Confidential documents released to RTÉ News by the US Government show that officials in the Treasury Department were concerned that the Irish bailout could be derailed by poor growth and a lack of Government spending.
The documents detail how US Treasury Secretary Tim Geithner used a meeting with Finance Minister Michael Noonan in order to assess domestic threats to the Irish bailout.
Briefing notes also reveal that Mr Geithner was acutely aware of allegations - made here in Ireland - that he had personally vetoed plans to burn Irish bank bondholders.
According to the documents, Mr Geithner used two separate meetings with Taoiseach Enda Kenny and Minister Noonan to assess risks to the bailout "both domestic and external".
His officials noted that the new coalition had campaigned on promises to renegotiate the bailout.
Officials encouraged Mr Geithner to quiz Mr Noonan on how the Irish economy could grow when its main trading partners were experiencing problems, noting that the success of Ireland's bailout programme would depend heavily on export growth.
They noted that the size of the Government deficit precluded the prospect of any stimulus spending and that the euro had appreciated against the dollar and the pound.
They also sought clarity on how the Irish Government planned to raise money for the Irish banking system - concentrating on junior-bond holders, many of whom were based in the US.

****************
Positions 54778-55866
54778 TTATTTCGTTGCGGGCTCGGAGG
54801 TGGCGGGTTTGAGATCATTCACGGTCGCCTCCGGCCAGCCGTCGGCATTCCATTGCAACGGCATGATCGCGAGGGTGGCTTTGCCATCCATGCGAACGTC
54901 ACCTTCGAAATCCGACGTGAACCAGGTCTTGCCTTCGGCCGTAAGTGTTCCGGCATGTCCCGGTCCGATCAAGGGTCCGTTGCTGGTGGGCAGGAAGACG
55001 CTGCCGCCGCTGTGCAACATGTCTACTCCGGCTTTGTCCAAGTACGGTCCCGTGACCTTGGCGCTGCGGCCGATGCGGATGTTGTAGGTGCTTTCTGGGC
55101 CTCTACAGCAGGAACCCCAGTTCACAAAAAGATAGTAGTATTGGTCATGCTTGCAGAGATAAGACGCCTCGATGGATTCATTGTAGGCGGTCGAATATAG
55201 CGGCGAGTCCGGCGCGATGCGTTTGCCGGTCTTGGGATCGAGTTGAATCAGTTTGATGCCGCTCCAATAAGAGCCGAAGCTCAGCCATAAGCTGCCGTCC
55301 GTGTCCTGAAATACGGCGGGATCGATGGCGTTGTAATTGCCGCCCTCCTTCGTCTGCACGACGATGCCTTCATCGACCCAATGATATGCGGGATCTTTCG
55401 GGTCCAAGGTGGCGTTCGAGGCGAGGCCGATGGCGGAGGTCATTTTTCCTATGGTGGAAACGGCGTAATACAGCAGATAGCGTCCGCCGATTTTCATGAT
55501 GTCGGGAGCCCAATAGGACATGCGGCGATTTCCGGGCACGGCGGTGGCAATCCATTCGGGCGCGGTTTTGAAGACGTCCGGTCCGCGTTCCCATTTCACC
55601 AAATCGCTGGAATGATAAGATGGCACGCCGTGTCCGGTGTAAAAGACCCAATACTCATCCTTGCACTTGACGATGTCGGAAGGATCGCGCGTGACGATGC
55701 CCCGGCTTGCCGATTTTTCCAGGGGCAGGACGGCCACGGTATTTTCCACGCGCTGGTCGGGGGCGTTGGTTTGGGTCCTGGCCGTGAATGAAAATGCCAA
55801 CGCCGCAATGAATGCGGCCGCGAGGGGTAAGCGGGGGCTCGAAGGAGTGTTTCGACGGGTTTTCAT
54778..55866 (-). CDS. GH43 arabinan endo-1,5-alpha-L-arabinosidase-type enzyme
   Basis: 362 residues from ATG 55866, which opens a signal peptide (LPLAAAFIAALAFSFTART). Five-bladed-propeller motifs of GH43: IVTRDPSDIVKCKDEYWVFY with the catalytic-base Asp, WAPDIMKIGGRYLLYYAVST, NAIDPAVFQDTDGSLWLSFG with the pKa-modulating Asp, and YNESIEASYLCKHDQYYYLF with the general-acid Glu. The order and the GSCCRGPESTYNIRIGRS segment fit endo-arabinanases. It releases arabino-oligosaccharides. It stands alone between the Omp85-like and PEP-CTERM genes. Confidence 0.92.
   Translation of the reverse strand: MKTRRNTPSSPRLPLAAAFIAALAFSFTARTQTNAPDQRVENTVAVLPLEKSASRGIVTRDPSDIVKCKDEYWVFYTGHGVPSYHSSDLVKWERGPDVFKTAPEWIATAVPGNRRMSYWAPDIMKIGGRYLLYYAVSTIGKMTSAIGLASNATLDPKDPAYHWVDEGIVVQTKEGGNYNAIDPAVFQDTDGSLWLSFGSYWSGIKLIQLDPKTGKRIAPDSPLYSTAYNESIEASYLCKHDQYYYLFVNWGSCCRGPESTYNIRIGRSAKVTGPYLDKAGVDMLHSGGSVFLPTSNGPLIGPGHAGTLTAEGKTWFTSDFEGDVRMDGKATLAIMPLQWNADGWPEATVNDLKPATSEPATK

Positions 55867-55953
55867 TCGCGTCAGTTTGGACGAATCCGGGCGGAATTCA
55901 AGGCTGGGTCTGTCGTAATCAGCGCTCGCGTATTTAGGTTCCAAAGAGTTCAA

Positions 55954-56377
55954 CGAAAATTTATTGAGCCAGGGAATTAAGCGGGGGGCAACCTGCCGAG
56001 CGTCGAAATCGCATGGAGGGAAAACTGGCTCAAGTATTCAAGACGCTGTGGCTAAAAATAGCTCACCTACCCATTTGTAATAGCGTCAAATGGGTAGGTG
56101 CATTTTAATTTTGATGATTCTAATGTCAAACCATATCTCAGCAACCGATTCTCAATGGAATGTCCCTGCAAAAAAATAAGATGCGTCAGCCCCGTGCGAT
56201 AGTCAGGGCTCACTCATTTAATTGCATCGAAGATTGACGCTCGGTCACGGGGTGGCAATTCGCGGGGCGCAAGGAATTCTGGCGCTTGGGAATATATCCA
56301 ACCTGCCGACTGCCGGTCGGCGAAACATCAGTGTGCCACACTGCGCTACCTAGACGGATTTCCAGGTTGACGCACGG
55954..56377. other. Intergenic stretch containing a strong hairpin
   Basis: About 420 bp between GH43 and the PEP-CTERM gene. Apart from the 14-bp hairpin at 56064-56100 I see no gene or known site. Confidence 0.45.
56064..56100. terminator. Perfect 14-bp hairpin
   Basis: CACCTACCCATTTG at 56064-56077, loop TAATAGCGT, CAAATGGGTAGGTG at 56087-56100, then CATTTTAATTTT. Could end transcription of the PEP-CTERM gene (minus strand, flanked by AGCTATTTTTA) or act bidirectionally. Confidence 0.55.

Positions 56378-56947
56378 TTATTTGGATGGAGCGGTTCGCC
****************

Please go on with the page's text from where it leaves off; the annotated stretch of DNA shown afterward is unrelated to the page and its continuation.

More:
Mr Geithner was also warned about concerns in Ireland that he had personally vetoed plans to burn bank bondholders during the bailout talks.
A note told him to expect questions from Mr Noonan about his contact with the IMF on the matter and that the Taoiseach faced "sharp domestic criticism" after admitting to not asking President Barack Obama about it during the Presidential visit.
The documents also reveal that Mr Geithner came under political pressure on Capitol Hill due to worries that Ireland might default on its International Monetary Fund loans.
Senators wrote to the Treasury Secretary over their concern that the US might be lending to a country that had behaved irresponsibly.
Mr Geithner responded saying the US taxpayer had never lost a cent from an IMF loan and he was confident it would be repaid in full.
Noonan calls second bailout talk 'ludicrous'
Meanwhile, Finance Minister Michael Noonan has said it is ''ludicrous'' to talk about a second bailout programme for Ireland.
Speaking as he arrived at Government Buildings today, he said such talk was speculation by economists who "at the start of the year speculate on these matters."
He said the fifth review of the current programme has just commenced and is going well.
We are fully funded until 2013, he added.
Upon his arrival, Taoiseach Enda Kenny said there is no question of a second bailout.